Verdict in Israeli Mayor's Bribery Trial 'Collapses' Case Against Netanyahu, PM's Lawyers Say

Ex-mayor of Ashkelon cleared of trying to skew news coverage, prompting Netanyahu's lawyers to favorable coverage is not a criminal offense

Itamar Shimoni at the Tel Aviv District Court, on November 11, 2019.
Tomer Appelbaum

A former Israeli mayor was convicted Monday of bribery, breach of trust and money laundering, but was cleared of trying to skew news coverage.

The verdict in the case of Itamar Shimoni at the Tel Aviv District Court was immediately seized upon by Prime Minister Benjamin Netanyahu's legal team – who himself is accused of receiving favorable coverage in return for political or regulatory benefits.

"It is not a coincidence that never in the legal history of democracies has there been a case that determined that favorable coverage is a bribe," Netanyahu's attorneys said in a statement. "Such a decision would fatally harm the freedom of the press, which is one of the foundations of democracy."

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The Tel Aviv District Court said that the prosecution had not tied adulatory coverage in a local paper, Kol Ashkelon, or the purchase and shutdown of a new website, Ashkelon 10, with graft, and vindicated Itamar Shimoni on that count by virtue of reasonable doubt.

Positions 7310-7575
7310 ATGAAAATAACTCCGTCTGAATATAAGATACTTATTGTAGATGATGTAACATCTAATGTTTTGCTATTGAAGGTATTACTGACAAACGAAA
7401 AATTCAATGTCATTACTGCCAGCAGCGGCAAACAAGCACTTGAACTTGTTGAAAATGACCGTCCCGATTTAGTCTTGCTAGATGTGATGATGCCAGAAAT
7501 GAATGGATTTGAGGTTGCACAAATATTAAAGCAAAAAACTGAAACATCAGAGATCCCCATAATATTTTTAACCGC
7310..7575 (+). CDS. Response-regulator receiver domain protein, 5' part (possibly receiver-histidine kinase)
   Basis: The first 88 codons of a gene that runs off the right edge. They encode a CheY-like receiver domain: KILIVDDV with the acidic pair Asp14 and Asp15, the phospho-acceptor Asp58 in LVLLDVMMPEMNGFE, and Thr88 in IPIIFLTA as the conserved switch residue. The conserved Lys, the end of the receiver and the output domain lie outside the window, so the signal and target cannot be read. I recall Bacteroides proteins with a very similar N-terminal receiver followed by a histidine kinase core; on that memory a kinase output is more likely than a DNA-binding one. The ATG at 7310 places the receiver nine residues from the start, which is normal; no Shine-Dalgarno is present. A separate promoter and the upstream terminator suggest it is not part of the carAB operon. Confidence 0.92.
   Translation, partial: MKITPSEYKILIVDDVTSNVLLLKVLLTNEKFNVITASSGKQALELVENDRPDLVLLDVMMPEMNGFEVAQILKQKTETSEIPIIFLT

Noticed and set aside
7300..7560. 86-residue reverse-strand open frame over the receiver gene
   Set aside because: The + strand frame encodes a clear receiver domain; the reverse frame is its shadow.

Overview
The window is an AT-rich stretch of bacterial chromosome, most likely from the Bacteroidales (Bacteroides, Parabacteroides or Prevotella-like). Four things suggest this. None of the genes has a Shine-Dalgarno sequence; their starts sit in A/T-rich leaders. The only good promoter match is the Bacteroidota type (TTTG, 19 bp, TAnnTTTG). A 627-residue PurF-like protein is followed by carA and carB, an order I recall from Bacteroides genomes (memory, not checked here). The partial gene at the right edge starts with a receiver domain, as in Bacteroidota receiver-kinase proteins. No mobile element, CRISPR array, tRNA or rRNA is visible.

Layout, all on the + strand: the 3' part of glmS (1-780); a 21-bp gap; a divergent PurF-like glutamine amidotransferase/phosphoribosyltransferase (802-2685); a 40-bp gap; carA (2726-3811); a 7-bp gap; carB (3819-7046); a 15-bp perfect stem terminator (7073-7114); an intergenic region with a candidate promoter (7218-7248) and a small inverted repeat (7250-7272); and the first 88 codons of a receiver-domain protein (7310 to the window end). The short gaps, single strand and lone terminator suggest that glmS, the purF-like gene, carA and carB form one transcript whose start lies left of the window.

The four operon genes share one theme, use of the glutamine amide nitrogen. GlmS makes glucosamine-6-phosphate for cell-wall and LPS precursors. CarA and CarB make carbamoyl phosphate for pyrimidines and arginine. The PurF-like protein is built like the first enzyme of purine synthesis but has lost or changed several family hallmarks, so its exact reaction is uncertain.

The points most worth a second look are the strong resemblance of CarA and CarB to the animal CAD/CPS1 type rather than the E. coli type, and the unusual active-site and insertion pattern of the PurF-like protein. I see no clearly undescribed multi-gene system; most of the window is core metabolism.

Judge Limor Margolin-Yehidi did find Shimoni guilty of promoting two projects for the contractor Yoel Davidi in exchange for 150,000 shekels, ostensibly paid as a brokerage fee to the ex-mayor’s brother. Shimoni was also found guilty of concealing the nature of his relationship with Davidi, who also owned Kol Ashkelon.

Ashkelon 10's coverage of Shimoni had been negative, but then Davidi bought it for 100,000 shekels, and closed it down that very same day. While the prosecution considered that to be graft, the court disagreed. 

The prosecution asked the court to sentence Shimoni to prison time. The former mayor for his part said he would appeal his conviction.

Netanyahu stands accused of fraud, bribery and breach of trust in three criminal cases. Case 4000, deals with a supposed quid-pro-quo with media mogul Shaul Elovitch. Case 2000 is centered around Netanyahu's talks with Yedioth Ahronoth publisher Arnon Mozes to win favorable news coverage in exchange for promoting a bill that would have quashed the daily's main competitor.